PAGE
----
March 5, 2016

Barbarians Among Us

G.K. Chesterton and C.S. Lewis are well known Christian apologists. However, except for more Catholic readers, many who know the first two are not as familiar with Hilaire Belloc, though Joseph Pearce and others have been doing good work to make him better known. In his book, "This and That and The Other," a collection of essays on various topics, Belloc devotes chapter 32 to "The Barbarians." Who are "The Barbarians" for Belloc?

Belloc begins by describing "the barbarian" invasions of Rome, but quickly moves from a cause to describing the barbarian invasions as a symptom of internal rot. For, "if the fundamental institutions of a polity are no longer regarded as fundamental by its citizens, that polity is about to pass through the total change which in a living organism we call death." These, I think, are Belloc's Barbarians - those who willingly take the advantages of many who have come before them, but are unwilling or incapable of sustaining them.

Belloc confirms this, in an oft-quoted (ofter quoted than, perhaps, the chapter is read):
The Barbarian hopes — and that is the mark of him, that he can have his cake and eat it too. He will consume what civilization has slowly produced after generations of selection and effort, but he will not be at pains to replace such goods, nor indeed has he a comprehension of the virtue that has brought them into being. Discipline seems to him irrational, on which account he is ever marvelling that civilization should have offended him with priests and soldiers.... In a word, the Barbarian is discoverable everywhere in this, that he cannot make: that he can befog and destroy but that he cannot sustain; and of every Barbarian in the decline or peril of every civilization exactly that has been true.
Not necessarily external to the society, the Barbarian, but perhaps growing among the populace, like weeds. Belloc observes that the barbarian is a sort of barometer in society - if the barbarian succeeds in changing the fundamentals of society, in becoming respected and listened to, then the society is fractured and undergoing "total change."

In our own society, consider the (now nearly successful) crusade to both legalize and normalize gay marriage. As legal challenges to "normal" marriage mounted, gay marriage's proponents engaged in a simultaneous cultural campaign to normalize gay marriage as "the same thing" as heterosexual marriage. Belloc is here, too, noting in his time that both proponents of eased divorce laws and opponents used the same utilitarian concepts to justify their positions, rarely (if ever) using the language of "sacrament."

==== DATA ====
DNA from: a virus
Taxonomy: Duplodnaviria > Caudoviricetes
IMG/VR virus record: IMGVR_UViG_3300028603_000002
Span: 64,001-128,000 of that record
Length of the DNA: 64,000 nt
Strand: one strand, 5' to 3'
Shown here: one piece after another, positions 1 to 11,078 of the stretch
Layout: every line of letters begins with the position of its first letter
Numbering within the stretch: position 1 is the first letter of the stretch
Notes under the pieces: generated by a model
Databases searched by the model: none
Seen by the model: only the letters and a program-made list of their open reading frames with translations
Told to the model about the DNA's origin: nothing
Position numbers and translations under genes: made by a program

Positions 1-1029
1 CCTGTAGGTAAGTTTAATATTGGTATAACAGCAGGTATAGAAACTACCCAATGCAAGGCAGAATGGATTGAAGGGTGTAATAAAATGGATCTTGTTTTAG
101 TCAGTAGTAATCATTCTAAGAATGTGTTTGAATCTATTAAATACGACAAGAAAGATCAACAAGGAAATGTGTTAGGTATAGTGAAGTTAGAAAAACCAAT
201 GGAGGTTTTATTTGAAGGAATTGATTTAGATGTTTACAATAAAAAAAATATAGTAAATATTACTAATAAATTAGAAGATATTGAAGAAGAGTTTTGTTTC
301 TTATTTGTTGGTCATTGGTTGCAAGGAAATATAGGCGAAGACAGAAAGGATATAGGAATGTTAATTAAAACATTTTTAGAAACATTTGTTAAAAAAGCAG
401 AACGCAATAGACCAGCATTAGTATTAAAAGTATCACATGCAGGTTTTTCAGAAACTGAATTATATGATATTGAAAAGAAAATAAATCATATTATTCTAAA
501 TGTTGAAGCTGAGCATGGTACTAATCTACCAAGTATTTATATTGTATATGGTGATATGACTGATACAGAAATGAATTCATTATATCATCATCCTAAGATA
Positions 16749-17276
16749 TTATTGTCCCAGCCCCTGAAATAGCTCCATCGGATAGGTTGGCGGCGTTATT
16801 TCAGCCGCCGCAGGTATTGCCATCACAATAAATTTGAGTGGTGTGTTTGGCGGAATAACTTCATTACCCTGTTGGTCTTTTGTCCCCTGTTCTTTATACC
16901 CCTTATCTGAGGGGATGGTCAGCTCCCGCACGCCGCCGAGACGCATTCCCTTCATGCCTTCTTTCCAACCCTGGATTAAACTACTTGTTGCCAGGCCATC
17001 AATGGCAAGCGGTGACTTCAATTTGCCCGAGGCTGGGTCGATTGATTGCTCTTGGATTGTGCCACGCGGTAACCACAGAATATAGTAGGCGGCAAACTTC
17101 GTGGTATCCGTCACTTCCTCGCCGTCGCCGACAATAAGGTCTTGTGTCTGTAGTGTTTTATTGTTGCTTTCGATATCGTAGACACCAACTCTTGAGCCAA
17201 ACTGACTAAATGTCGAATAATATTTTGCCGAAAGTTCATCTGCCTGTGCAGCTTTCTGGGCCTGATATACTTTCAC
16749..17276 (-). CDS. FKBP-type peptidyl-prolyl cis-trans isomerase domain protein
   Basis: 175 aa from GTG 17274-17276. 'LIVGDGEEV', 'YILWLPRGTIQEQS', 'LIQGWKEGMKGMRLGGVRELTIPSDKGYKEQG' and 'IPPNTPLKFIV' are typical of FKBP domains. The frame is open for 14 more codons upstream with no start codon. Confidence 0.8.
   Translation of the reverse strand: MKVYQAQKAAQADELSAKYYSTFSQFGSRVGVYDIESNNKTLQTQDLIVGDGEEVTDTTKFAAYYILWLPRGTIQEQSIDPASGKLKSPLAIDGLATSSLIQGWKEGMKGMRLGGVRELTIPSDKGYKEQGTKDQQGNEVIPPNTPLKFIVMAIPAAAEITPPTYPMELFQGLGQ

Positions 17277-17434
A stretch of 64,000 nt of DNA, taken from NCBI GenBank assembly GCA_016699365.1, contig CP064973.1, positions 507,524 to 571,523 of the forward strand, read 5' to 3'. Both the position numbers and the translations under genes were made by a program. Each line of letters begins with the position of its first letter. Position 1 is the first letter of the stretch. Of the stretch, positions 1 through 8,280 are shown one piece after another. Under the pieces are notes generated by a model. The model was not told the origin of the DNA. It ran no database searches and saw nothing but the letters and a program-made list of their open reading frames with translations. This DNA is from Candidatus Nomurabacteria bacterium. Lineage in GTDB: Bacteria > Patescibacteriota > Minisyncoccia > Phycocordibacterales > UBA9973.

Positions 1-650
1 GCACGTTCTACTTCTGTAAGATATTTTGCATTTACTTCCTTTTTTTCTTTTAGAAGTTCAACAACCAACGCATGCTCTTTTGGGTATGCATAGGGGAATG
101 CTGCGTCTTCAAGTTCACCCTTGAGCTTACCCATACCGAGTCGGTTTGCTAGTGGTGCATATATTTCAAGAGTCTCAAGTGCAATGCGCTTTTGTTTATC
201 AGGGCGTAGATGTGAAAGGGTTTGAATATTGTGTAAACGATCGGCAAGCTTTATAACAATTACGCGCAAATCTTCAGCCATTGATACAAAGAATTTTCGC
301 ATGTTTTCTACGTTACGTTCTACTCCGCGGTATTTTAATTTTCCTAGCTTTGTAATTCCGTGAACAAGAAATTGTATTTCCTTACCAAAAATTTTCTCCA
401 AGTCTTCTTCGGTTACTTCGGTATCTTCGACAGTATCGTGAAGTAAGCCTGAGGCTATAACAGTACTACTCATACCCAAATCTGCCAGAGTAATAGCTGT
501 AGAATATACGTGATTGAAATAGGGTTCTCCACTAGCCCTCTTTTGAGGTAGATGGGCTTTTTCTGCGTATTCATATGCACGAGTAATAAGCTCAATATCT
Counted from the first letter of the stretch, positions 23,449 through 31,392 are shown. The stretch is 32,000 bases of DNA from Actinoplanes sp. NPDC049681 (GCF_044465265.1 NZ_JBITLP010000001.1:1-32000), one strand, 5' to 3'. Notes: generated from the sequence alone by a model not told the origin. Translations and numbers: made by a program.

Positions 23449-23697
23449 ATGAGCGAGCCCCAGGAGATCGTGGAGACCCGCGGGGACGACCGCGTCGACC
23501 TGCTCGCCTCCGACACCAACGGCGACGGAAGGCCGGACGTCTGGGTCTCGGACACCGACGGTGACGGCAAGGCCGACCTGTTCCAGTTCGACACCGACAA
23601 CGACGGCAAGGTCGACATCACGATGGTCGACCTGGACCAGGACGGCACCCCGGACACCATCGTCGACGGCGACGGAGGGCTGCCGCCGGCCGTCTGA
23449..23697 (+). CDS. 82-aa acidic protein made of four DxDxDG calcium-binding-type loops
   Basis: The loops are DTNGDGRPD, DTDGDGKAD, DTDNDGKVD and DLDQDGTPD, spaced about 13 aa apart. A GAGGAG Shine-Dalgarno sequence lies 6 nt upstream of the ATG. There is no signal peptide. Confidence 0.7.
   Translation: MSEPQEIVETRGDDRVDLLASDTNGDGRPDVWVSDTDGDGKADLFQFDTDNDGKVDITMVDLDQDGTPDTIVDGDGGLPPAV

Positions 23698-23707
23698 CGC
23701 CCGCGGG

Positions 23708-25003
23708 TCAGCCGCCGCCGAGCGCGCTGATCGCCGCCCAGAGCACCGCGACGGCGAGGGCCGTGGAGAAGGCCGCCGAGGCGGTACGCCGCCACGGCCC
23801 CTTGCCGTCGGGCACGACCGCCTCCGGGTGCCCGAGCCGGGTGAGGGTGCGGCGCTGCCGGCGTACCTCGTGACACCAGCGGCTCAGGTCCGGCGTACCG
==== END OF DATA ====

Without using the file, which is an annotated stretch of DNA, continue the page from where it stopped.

Marriage, then, is one of the fundamental things in a culture, in our culture, that is no longer regarded as such by many. Equally true and growing foreign to most of our culture is the idea that marriage is tied to child-bearing and child-rearing. We see also that, with taboos against gay marriage falling, other taboos have as well - against bearing children outside of marriage, against voyeurism (porn), against divorce. 

Now we turn to consider a candidate for president who has had multiple wives, as well as admitting to affairs publicly. This does not seem to have hurt his chances in any way - indeed, it is barely a topic of discussion. That he made a great deal of money in a business formerly considered at least problematic (casinos) is never mentioned. This is a man who recently (though since recanted) stated that he would deliberately target families of terrorists, calmly stated that he has no problem with waterboarding, and declared that he was adequately endowed - all during a presidential debate. He is the very figure of a barbarian, even having declared that, if his daughter were not his daughter, he would be dating her.

And, unfortunately, he is entirely a product of modern American consumer culture. It is not that divorces, adultery, gambling, and other such have not existed for generations - it is that now they are not discussed as problematic, and even considered "normal." (The incest taboo, thankfully, still exists, but even here and there there are signs that this is weakening.) If this were not the case, Mr. Trump could not consistently garner 30% or more of votes in primaries - his supporters must be ignorant of these things, or must not care about them. 

And so, we should not look for an external enemy for America. Our foreign wars may even be a distraction for us, perceiving an enemy abroad when we grow them quickly at home. If Belloc (and others like him) are at all accurate, we are facing a time of turmoil, perhaps war. On a final cautionary note from Belloc, as I recall that Trump was a reality TV personality for several years:
In a word, the Barbarian is discoverable everywhere in this that he cannot make; that he can befog or destroy, but that he cannot sus tain; and of every Barbarian in the decline or peril of every civilisation exactly that has been true.
We sit by and watch the Barbarian, we tolerate him ; in the long stretches of peace we are not afraid.
We are tickled by his irreverence, his comic inversion of our old certitudes and our fixed creeds refreshes us : we laugh. But as we laugh we are watched by large and awful faces from beyond : and on these faces there is no smile.
We permit our jaded intellects to play with drugs of novelty for the fresh sensation they arouse, though we know well there is no good in them, but only wasting at the last.

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